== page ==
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On October 22, the Massachusetts attorney general filed an action in the U.S. District Court for the District of Massachusetts challenging the U.S. Department of Education’s (DOE) continued collection of federal student loan debt incurred by over 7,000 individuals to attend a now closed for-profit college. The complaint alleges that, in 2015, the attorney general submitted an application to the DOE on behalf of the individuals who attended the for-profit school to have their federal loans forgiven due to the institution’s allegedly fraudulent conduct. The attorney general asserts that its application for loan discharge was supported by evidence of the institution’s various wrongful conduct towards Massachusetts students, and its submission established a defense to the enforceability of the underlying federal student loan debt. However, the complaint asserts that the DOE did not grant the requested loan relief and instead has continued collection efforts on debts subject to discharge under the attorney general’s application. The attorney general is seeking an order to set aside the DOE’s decision to continue collection efforts as “arbitrary and capricious” in violation of the Administrative Procedure Act and to declare that Massachusetts borrowers have established a defense to repayment of their federal student loans.
On June 14, the CFPB announced a settlement with a company that manages student loans for a defunct for-profit educational institution resolving allegations it provided substantial assistance to the institution in engaging in unfair acts and practices in violation of the Consumer Financial Protection Act (CFPA). As previously reported by InfoBytes, the Bureau filed suit against the now-defunct for-profit institution in February 2014. The Bureau’s complaint against the institution alleged that the institution offered first-year students no-interest short-term loans to cover the difference between the costs of attendance and federal loans obtained by students. The complaint asserts that the institution then forced borrowers into “high-interest, high-fee” private student loans without providing borrowers an adequate opportunity to understand their loan obligations, when their short-term loans became due. In the complaint in the current matter, filed the same day as the proposed stipulated judgment, the Bureau alleges that the management company: (i) was substantially involved in the creation and operation of the loan program, including raising money and overseeing the origination and servicing of the loans; and (ii) knew, or was reckless in not knowing, the risks associated with the loan program. The stipulated judgment requires the company to (i) cease enforcement and collection efforts on all outstanding loans associated with the program; (ii) discharge all outstanding loans associated with the program; and (iii) direct credit reporting agencies to delete consumers’ trade lines associated with the loan program. The company must also provide notice of these actions to affected consumers. The proposed judgment does not include a monetary penalty or require refunds to consumers.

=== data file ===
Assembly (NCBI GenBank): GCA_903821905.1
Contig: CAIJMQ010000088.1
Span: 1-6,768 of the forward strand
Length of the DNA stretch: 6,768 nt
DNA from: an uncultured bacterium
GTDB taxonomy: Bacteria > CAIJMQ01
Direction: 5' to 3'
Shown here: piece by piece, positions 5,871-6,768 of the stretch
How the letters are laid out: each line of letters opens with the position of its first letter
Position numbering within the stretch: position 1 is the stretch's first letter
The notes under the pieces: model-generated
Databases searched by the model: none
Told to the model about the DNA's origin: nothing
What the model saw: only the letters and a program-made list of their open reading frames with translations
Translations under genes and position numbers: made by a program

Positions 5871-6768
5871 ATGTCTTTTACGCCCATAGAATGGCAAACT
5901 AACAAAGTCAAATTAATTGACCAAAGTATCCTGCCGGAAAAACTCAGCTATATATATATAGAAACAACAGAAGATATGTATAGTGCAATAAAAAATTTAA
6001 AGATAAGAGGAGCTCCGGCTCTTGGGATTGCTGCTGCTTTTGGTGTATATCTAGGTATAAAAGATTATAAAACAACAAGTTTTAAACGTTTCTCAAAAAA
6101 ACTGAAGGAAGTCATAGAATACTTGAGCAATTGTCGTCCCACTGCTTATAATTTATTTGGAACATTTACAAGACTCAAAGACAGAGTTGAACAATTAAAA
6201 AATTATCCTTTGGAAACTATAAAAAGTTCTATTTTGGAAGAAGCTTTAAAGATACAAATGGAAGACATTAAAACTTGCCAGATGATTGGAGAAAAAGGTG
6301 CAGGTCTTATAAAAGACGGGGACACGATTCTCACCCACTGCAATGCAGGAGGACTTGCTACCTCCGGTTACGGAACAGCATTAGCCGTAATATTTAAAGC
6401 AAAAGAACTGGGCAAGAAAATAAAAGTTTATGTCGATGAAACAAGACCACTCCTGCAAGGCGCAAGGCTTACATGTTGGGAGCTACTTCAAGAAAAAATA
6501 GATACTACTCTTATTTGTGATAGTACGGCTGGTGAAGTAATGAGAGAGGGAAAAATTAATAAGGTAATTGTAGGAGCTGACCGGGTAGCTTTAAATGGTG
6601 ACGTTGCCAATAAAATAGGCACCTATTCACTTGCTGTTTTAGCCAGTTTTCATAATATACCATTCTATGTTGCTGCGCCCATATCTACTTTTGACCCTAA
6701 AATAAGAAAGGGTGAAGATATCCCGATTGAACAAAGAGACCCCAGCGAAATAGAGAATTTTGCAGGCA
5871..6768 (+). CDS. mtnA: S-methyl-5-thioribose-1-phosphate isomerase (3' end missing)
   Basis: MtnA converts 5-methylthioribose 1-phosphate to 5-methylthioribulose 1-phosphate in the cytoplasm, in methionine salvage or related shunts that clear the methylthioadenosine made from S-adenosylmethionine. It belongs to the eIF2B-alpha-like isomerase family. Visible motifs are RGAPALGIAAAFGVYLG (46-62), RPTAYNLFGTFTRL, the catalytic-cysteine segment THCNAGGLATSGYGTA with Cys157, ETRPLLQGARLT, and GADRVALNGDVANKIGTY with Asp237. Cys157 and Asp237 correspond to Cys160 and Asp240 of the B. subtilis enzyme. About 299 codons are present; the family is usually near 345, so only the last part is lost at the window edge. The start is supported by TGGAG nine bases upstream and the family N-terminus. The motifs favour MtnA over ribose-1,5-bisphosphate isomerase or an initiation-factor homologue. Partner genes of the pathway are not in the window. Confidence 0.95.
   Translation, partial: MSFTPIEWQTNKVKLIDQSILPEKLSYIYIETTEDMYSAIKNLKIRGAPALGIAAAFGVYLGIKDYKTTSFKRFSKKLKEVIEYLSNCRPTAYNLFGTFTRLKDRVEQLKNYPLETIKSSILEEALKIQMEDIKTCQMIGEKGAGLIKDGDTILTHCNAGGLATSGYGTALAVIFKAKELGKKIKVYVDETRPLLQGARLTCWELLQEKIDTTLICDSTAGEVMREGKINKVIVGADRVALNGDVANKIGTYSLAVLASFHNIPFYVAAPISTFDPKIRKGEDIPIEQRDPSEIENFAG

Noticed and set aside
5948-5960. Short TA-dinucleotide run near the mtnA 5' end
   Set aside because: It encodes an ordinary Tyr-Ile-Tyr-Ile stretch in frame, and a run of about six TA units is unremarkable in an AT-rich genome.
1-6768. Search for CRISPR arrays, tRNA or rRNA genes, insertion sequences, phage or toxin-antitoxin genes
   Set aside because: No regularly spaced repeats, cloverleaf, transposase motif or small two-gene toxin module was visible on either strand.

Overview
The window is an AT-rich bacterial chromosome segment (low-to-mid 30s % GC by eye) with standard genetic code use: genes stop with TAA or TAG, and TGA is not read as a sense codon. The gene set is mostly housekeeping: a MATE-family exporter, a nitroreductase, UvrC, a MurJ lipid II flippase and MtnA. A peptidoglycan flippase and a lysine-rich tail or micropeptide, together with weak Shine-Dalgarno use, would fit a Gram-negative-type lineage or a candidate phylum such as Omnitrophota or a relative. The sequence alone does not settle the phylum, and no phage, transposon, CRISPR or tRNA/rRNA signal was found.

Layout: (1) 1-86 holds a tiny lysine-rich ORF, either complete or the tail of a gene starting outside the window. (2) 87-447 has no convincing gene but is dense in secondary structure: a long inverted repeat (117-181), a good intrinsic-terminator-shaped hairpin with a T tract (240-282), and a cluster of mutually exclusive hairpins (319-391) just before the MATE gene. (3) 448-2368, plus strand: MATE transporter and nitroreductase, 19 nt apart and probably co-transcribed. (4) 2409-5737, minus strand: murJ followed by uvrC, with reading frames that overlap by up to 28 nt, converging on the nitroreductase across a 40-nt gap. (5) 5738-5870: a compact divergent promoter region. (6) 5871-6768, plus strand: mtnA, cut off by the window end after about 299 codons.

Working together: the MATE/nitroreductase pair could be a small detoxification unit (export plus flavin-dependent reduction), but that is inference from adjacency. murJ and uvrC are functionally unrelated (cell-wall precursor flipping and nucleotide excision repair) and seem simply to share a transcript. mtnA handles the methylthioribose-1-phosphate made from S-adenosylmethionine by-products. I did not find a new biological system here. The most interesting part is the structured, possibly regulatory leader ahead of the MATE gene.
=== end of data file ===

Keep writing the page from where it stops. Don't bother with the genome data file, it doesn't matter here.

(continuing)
New Jersey Attorney General seeks to partner with Department of Education on for-profit investigations
On May 17, the New Jersey Attorney General, Gurbir Grewal, sent a letter to the Secretary of Education, Betsy Devos, regarding concerns that the Department of Education (Department) is no longer investigating fraudulent activities at for-profit colleges. Grubir cited work that State Attorneys General did with the Department during the previous administration regarding these investigations and noted that the cooperation between his office and the Department has “ground to a halt.” The letter concludes with Grubir requesting the Department continue several investigations that are in progress and offers to assist in sharing information and supplementing resources or, if the Department chooses not to pursue the investigations, to allow the New Jersey Attorney General to “pick up where [the Department] leave[s] off.”
- Jonice Gray Tucker to moderate “Pandemic relief response and lasting impacts on access, credit, banking, and equality” at the American Bar Association Business Law Section Spring Meeting
- Jeffrey P. Naimon to discuss "Post-pandemic CFPB exam preparation" at the Mortgage Bankers Association Spring Conference & Expo
- Jonice Gray Tucker to discuss "Making fair lending work for you" at the Mortgage Bankers Association Spring Conference & Expo
- Jonice Gray Tucker to discuss "Reading the tea leaves of President Biden’s initial financial appointees" at LendIt Fintech
- Moorari K. Shah to discuss “CA, NY, federal licensing and disclosure” at the Equipment Leasing & Finance Association Legal Forum
- Jonice Gray Tucker to discuss "Compliance under Biden" at the WSJ Risk & Compliance Forum
- Sherry-Maria Safchuk to discuss UDAAP at an American Bar Association webinar
- Jonice Gray Tucker to discuss “The future of fair lending” at the Mortgage Bankers Association Legal Issues and Regulatory Compliance Conference